Many may think that the education sector is getting adequate attention as the budgetary allocation for education has increased by 32 per cent in comparison with the past financial year. It is also, however, necessary to take away the effects of inflation to deduce how much the education budget has increased in effect. If the salary of the employees, which has increased by way of the 8th pay scale, is calculated, the present allocation appears to have increased not more than 10–12 per cent, as opposed to 32 per cent.
The allocation is, however, not sufficient even for the implementation of the National Education Policy 2010 and the National Skills Development Policy. The proposed budgetary allocation for education in the 2016–17 financial year is about 2.4 per cent of the gross domestic product, which is less than what it is in other developing and SAARC countries. Countries such as India (3.8 per cent), Vietnam (6.6 per cent), Malaysia (5.9 per cent), Thailand (7.6 per cent) and Nepal (more than 4.7 per cent) spend more on education in ratio of the gross domestic product than Bangladesh does. It is still also less than half of the UNESCO recommendation for 6 per cent of the gross domestic product. As a signatory to education-related international treaties, Bangladesh expressed commitment to allocate 20 per cent of the total budget outlay or 6 per cent of the gross domestic product for education. But the allocation for education is still far from the committed target. The present allocation is almost a half of the minimum standard of the Muscat agreement recommendation (a minimum of 4–6 per cent of the gross national product of the total government spending). So, we still lag behind the global standard in investment in education.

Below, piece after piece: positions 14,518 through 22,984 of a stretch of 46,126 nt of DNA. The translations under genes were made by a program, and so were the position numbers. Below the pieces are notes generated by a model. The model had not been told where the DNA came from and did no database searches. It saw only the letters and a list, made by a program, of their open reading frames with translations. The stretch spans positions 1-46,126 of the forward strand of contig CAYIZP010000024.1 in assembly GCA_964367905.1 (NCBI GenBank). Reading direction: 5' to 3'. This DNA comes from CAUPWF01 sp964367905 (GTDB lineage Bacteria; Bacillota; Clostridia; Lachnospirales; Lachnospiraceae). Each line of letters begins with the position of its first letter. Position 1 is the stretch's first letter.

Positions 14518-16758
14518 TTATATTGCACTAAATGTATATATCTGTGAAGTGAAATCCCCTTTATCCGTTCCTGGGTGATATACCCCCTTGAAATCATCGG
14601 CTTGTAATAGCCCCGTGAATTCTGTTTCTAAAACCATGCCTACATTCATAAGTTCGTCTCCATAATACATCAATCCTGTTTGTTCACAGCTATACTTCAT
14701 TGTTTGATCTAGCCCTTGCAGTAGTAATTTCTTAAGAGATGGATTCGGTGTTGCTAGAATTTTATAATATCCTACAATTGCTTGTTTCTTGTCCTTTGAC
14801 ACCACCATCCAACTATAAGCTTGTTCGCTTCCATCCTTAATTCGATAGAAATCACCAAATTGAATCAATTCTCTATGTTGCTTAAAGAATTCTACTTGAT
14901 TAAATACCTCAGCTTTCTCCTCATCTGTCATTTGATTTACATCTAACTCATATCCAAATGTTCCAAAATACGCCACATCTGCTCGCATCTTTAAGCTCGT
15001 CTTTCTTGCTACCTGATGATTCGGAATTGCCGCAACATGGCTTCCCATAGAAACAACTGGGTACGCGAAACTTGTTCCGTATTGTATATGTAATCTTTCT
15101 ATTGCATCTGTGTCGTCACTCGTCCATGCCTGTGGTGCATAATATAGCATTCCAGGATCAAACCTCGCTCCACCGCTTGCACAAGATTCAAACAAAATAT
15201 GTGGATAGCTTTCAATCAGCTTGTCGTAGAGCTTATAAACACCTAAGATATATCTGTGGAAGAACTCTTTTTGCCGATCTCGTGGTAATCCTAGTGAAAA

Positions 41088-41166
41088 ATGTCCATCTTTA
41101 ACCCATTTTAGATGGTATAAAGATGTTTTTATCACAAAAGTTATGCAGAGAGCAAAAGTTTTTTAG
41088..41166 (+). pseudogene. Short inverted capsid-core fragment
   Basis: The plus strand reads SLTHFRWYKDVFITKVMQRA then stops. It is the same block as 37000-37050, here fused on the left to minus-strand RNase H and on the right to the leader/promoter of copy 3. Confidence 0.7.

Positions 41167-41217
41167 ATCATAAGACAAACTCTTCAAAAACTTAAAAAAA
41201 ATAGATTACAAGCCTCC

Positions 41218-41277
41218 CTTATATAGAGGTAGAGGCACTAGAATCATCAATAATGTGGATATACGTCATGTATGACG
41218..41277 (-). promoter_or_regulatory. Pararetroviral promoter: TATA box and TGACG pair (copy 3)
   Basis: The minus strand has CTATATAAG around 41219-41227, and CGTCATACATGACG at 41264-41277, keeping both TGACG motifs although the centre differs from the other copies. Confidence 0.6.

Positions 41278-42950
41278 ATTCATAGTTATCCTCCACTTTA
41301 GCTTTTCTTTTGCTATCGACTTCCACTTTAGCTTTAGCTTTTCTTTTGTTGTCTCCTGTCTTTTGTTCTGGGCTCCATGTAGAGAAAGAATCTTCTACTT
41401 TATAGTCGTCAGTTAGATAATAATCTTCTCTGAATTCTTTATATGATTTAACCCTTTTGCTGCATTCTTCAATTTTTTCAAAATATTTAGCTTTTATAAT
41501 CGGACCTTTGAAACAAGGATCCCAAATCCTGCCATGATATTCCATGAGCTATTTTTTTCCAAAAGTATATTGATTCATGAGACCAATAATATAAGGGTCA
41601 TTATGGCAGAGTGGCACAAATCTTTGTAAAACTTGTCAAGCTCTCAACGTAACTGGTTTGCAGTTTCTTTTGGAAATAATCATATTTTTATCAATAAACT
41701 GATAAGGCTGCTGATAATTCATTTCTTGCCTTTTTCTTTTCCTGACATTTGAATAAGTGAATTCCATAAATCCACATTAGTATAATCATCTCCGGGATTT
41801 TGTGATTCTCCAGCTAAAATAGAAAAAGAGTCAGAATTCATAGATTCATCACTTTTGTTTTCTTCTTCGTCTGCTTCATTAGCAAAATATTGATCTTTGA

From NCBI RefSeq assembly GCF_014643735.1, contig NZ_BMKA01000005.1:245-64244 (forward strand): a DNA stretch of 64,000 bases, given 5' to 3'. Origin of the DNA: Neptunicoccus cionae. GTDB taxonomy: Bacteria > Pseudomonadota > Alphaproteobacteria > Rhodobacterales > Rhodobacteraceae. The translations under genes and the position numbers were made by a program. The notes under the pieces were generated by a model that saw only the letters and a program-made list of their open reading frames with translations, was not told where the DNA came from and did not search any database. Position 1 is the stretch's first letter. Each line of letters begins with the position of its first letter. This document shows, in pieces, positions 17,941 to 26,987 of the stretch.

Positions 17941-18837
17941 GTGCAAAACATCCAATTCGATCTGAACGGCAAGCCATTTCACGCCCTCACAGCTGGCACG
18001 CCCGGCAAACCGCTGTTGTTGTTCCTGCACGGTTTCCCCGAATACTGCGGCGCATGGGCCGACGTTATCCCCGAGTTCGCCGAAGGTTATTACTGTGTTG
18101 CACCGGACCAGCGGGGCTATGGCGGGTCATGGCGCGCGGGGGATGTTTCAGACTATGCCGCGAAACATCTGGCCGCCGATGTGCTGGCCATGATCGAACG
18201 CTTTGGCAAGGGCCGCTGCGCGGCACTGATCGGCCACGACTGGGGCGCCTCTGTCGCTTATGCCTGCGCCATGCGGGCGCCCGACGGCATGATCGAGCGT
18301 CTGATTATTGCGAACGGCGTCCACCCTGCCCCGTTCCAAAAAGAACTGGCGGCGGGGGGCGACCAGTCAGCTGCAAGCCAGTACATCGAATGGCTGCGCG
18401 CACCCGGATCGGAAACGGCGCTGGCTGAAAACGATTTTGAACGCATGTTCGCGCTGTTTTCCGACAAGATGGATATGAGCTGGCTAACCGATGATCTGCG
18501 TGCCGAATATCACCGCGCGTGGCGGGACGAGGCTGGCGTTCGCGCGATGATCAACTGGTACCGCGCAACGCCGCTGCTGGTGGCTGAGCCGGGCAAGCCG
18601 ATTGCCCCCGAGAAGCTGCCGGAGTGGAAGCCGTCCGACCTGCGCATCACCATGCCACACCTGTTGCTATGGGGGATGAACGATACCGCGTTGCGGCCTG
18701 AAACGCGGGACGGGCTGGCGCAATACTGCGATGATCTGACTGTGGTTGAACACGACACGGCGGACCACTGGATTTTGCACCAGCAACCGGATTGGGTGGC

In the present situation, it is not be possible to spend 6 per cent of the gross domestic product on education overnight. But it should be at least 4 per cent of the gross domestic product laid down in the national education policy. In the current practice, a major portion of the allocation is spent on salary, infrastructure development, management purposes, etc. Very little of the allocation is left for the development of education quality, including effective education materials, teacher training, library and research, etc. If the affairs continue to be in such a state, the country will not be able to fulfil its international commitment. At the same time, the country will not achieve the national target of quality education and, finally, the nation will be suffering for long.
It is very important to allocate adequate resources for education and to ensure effective development of the quality of education. Education is a vital component of human development. It has a significant role in reducing poverty in various ways. The allocation for this sector should, therefore, be increased proportionately and the allocation used efficiently. Research has shown that higher investment in education can have a positive effect on the growth of economy. It is important for Bangladesh to increase its education expenditure. As the benefits of education can accompany a time lag, it is essential to increase investments in education immediately.
The proposed budget for education is hopeful but the government needs to keep at it so that the trend moves towards the international practice of allocating 4–6 per cent of the gross domestic product and 20 per cent of the total budget outlay. But it has to do this within the next three years, by 2018. At the same time, the government should pay attention to ensuring an optimum use of the allocated money.
Md Mostafizur Rahaman is a researcher and development activist.